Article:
Emily Nishikawa nears spot on Sochi team

Emily Nishikawa has taken a large stride towards landing a spot on Canada's Olympic team.

Emily Nishikawa has taken a large stride towards landing a spot on Canada’s Olympic team.

The Whitehorse cross-country skier took first place in the open women’s 10-kilometre classic in the Haywood NorAm and Buff Sprints – the final selection races for Canada’s Olympic team – on Thursday in Canmore, Alta.

“It was a great race for me so I’m very excited,” said Nishikawa. “But there’s one more to go – one more distance race on Sunday – so I’m going to stay focused for that, do the best recovery I can and prepare as well as I can.”

The 24-year-old member of Canada’s development team completed the race in 32:32.1, almost a full minute ahead of second place finisher, Brittany Webster, who competed for Canada at the 2010 Olympics in Vancouver.

“I had big lead in this race, I just pushed as hard as I could,” said Nishikawa. “I’m so very happy with how I raced today.”

Another top finish in Sunday’s 15-kilometre skiathlon would likely be enough to make Nishikawa Sochi bound.

She began the Olympic trials with fifth place in the open women’s 1.3-kilometre free sprint on Wednesday.

Nishikawa hadn’t decided whether or not she will compete in a second sprint race on Saturday when she spoke to the News Thursday afternoon.

Odds of two Nishikawas representing Canada in Sochi are not looking good.

Brother Graham Nishikawa placed seventh in the open men’s 15-kilometre classic on Thursday.

Surprisingly the 30-year-old distance skier had a much better result the previous day, placing third in the open men’s 1.7-kilometre free sprint.

“It’s a good result, I was doing it in preparation for tomorrow,” said Graham on Wednesday following the sprint race.

Graham will need a top finish in Sunday’s 30-kilometre skiathlon to stay in the running for a spot on the Olympic team.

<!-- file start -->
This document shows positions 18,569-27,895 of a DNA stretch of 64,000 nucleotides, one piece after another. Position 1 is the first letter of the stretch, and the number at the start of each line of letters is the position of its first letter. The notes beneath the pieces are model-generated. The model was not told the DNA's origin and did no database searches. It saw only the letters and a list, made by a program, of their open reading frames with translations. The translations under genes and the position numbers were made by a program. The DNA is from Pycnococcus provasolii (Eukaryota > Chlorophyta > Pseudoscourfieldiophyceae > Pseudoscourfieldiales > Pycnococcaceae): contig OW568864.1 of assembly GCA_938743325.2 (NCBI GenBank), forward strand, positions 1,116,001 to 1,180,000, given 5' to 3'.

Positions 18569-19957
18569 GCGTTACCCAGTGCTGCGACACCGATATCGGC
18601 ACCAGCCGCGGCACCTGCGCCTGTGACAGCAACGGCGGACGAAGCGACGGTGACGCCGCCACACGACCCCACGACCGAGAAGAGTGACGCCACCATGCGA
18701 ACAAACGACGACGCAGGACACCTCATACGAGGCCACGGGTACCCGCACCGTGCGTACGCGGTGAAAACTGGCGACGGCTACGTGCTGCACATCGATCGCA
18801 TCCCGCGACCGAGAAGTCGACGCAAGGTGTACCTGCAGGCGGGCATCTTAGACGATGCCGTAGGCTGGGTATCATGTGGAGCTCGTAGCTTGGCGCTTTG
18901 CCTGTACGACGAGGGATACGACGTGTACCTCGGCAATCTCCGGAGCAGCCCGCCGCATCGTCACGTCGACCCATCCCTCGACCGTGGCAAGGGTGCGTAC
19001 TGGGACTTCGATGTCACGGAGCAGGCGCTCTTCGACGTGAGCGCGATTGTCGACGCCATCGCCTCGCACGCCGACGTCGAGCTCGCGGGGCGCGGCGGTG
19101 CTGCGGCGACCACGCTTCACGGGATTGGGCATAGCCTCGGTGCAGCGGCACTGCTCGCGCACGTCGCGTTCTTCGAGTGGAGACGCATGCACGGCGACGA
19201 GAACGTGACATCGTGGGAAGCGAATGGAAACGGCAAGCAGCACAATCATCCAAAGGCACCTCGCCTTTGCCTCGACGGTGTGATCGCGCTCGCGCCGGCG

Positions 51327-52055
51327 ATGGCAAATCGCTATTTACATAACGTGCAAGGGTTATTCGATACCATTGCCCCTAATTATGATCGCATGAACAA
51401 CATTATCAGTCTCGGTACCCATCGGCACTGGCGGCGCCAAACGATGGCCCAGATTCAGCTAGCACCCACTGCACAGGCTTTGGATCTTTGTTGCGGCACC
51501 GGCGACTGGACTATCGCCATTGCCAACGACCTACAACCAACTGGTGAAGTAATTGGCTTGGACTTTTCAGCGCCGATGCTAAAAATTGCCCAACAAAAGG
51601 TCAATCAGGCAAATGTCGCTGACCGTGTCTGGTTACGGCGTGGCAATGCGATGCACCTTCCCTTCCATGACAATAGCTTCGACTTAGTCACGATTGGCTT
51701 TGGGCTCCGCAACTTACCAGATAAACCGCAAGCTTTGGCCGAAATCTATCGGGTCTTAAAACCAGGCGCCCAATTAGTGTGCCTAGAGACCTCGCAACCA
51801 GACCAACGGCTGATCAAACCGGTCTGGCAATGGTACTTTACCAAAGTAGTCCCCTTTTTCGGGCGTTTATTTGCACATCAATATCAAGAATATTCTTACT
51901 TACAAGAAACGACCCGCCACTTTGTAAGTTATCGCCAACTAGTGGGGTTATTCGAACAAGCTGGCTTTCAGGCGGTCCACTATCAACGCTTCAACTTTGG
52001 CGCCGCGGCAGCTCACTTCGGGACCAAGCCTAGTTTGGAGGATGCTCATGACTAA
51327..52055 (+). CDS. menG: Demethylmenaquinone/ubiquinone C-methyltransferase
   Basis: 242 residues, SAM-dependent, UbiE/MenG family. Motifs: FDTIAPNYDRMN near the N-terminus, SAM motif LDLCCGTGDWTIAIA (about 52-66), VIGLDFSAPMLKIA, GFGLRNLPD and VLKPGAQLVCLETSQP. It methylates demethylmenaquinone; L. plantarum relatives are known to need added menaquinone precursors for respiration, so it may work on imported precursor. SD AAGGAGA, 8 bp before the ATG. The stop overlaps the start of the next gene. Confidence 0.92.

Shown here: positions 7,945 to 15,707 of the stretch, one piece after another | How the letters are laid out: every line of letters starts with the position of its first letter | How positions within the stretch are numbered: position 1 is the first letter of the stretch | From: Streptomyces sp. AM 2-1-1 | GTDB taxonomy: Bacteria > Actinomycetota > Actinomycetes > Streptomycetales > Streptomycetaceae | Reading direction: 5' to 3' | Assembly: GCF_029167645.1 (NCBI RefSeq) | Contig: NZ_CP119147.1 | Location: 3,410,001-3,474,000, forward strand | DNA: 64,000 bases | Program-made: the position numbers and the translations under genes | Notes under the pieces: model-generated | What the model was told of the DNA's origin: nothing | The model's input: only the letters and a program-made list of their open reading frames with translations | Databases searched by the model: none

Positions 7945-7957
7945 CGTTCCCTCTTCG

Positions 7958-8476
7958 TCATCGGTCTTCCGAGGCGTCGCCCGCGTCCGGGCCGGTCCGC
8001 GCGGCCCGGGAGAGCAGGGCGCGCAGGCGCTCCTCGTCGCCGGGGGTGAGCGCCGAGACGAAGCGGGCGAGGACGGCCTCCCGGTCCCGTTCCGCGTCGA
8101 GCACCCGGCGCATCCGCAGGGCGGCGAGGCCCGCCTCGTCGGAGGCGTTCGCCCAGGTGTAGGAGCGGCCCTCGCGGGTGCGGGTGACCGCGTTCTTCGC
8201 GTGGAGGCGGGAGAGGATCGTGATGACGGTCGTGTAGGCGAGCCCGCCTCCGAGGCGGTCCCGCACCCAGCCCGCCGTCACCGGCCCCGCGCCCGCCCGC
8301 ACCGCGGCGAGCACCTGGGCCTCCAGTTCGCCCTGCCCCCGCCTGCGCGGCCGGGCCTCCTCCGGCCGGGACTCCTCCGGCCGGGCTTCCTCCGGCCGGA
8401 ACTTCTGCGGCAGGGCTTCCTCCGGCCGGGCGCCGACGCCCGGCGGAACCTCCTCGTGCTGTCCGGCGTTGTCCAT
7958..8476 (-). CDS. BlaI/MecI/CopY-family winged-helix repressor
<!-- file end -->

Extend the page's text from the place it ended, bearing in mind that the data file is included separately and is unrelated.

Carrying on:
Three women and four men skiers, none of whom are racing in Canmore this week, have already been nominated for Canada’s Olympic team. (Dasha Gaiazova, Perianne Jones and Chandra Crawford for the women, Alex Harvey, Devon Kershaw, Ivan Babikov, Lenny Valjas for the men.)

Team Canada can take a maximum of 12 skiers to the Games next month in Sochi, Russia.

“I think there are two spots for women and two spots for men, so they’ll probably take a distance and a sprint (skier),” said Emily.

Also competing at the trials are Whitehorse’s Knute Johnsgaard and Colin Abbott of the Yukon Elite Squad.

Johnsgaard placed 13th in the open men’s sprint Wednesday and 14th in the 15-kilometre classic Thursday.

Abbott darted to ninth place in the sprint and 25th in the classic.

Chances of making the Olympic team are slim, but Johnsgaard is also shooting for a spot at the World U23 and World Junior Championships in Val di Fiemme, Italy, at the end of the month.

Whitehorse’s Dahria Beatty is hoping to qualify for her third junior worlds in Canmore. Beatty, who is in her last year of eligibility, took second place in the junior women’s five-kilometre classic on Thursday.

Beatty was one spot up from Whitehorse skier Annah Hanthorn, who moved to the Yukon from N.W.T. during the off-season and is also vying for a spot at the junior worlds.

The last Yukon cross-country skiers to compete at the Olympics were Jane Vincent and Lucy Steele at the Albertville Games in 1992. Yukon has never had a male skier make the Olympics.

Canada’s Olympic cross-country team will be announced on Tuesday.

Contact Tom Patrick at

tomp@yukon-news.com

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